Peat is a related substance, but is classified somewhere between a fossil fuel and biomass. The energy sector uses peat as a fuel to generate electricity and heat. It also has applications in industrial, residential and other sectors but global consumption of peat is insignificant in comparison to coal. Peat shares many similarities with coal and is increasingly often grouped with coal for resource estimates in reports and assessments by public agencies.

    Knowing how coal and peat are created is vital to understanding how deposits are formed and what their basic properties are. Geology provides models and methodologies for describing deposits and where to find them. Exploration, drilling and surveys provide the data necessary to map deposits and assess the resources they contain. Classification schemes are also central to understanding how the terms relate to the underlying data.

    Future production of coal and peat is essential for the development of global energy supplies. It is only the produced volumes that can be used in human activities and a detailed appreciation of the production process is essential in understanding future supply developments. Factors such as economy, technology, legal and environmental constraints affect the recoverable share of the available resources, i.e. the reserves. Understanding the complexity and the greater whole of the production mechanism and the limitations that are imposed on it require a wide variety of approaches and conceptual infrastructures.

  • 340.
    Höök, Mikael
    Uppsala University, Disciplinary Domain of Science and Technology, Physics, Department of Physics and Astronomy, Global Energy Systems.
    Depletion and decline curve analysis in crude oil production2009Licentiate thesis, comprehensive summary (Other academic)
    Abstract [en]

    Oil is the black blood that runs through the veins of the modern global energy system. While being the dominant source of energy, oil has also brought wealth and power to the western world. Future supply for oil is unsure or even expected to decrease due to limitations imposed by peak oil. Energy is fundamental to all parts of society. The enormous growth and development of society in the last two-hundred years has been driven by rapid increase in the extraction of fossil fuels. In the foresee-able future, the majority of energy will still come from fossil fuels. Consequently, reliable methods for forecasting their production, especially crude oil, are crucial. Forecasting crude oil production can be done in many different ways, but in order to provide realistic outlooks, one must be mindful of the physical laws that affect extraction of hydrocarbons from a reser-voir. Decline curve analysis is a long established tool for developing future outlooks for oil production from an individual well or an entire oilfield. Depletion has a fundamental role in the extraction of finite resources and is one of the driving mechanisms for oil flows within a reservoir. Depletion rate also can be connected to decline curves. Consequently, depletion analysis is a useful tool for analysis and forecasting crude oil production. Based on comprehensive databases with reserve and production data for hundreds of oil fields, it has been possible to identify typical behaviours and properties. Using a combination of depletion and decline rate analysis gives a better tool for describing future oil production on a field-by-field level. Reliable and reasonable forecasts are essential for planning and nec-essary in order to understand likely future world oil production.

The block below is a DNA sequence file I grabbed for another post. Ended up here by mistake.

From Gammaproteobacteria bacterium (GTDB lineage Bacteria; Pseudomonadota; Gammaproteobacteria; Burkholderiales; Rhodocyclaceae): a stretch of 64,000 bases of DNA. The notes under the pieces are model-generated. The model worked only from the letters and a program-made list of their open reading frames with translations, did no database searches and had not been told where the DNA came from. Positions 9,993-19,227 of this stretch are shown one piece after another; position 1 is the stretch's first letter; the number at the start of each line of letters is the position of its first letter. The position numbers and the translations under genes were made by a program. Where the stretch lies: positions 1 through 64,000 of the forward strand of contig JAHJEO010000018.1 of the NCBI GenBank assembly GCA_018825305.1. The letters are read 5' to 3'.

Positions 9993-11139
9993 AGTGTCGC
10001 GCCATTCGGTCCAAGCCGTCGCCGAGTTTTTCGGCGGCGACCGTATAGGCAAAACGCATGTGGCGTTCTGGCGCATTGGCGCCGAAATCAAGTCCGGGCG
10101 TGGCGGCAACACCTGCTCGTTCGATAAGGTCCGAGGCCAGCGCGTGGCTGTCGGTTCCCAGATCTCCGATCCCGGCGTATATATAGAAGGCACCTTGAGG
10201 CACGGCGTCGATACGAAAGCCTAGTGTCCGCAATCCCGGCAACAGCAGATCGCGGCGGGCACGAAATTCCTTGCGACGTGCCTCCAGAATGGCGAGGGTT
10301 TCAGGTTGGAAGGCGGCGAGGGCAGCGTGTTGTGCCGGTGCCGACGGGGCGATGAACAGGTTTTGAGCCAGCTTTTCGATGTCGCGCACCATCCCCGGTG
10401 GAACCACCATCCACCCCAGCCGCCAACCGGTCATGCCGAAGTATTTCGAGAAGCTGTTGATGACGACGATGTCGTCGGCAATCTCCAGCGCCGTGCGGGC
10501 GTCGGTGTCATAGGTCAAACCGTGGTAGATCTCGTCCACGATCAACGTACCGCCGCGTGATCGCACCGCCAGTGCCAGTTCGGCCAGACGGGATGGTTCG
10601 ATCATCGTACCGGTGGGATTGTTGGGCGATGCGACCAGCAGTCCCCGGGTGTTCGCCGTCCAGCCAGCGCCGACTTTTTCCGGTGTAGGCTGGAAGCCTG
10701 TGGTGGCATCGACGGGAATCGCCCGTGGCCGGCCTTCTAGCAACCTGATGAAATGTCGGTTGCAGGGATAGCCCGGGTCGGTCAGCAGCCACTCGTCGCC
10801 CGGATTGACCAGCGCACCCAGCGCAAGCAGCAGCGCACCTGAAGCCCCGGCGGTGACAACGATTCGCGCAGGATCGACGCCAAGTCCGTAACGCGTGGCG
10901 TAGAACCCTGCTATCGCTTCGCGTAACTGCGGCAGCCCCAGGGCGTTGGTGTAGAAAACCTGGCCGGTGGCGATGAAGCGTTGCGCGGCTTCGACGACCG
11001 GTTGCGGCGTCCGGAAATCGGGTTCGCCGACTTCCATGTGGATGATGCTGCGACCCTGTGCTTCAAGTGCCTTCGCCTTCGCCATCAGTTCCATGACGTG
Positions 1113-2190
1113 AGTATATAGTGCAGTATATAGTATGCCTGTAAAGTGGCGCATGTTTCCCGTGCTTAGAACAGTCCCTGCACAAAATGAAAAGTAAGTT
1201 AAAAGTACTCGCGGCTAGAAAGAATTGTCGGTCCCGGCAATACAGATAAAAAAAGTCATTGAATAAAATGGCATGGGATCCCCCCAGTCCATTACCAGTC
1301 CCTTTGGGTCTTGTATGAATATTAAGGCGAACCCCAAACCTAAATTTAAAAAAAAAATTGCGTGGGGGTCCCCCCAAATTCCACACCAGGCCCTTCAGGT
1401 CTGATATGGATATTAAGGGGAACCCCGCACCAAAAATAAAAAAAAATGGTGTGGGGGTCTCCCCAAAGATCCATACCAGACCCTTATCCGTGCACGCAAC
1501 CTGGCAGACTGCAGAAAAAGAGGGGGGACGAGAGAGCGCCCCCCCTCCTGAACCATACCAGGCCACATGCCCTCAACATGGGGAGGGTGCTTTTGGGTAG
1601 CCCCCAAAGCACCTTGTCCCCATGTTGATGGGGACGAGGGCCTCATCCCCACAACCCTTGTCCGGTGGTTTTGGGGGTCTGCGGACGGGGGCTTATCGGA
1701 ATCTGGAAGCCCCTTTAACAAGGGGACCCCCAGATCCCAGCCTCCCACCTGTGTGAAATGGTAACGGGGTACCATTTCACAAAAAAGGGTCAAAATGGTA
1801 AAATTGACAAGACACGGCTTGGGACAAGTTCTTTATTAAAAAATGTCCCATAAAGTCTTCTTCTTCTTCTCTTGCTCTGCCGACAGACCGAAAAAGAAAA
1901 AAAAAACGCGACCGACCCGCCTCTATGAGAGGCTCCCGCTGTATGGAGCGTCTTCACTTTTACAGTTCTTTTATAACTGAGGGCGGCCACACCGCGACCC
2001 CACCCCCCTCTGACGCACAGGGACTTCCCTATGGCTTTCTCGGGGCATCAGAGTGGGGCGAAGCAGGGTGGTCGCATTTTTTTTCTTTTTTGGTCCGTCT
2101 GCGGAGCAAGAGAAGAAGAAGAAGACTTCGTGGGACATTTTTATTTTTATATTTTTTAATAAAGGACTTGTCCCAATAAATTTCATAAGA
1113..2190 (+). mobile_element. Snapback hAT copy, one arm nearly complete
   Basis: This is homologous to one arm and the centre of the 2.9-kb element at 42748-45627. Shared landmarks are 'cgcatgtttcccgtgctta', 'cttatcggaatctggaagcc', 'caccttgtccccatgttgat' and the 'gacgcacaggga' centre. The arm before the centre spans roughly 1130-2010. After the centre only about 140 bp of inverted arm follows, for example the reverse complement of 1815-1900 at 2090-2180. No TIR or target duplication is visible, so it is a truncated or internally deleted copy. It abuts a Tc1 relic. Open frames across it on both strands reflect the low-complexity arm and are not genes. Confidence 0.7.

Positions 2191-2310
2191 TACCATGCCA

List of papers
    1. A decline rate study of Norwegian oil production
    Open this publication in new window or tab >>A decline rate study of Norwegian oil production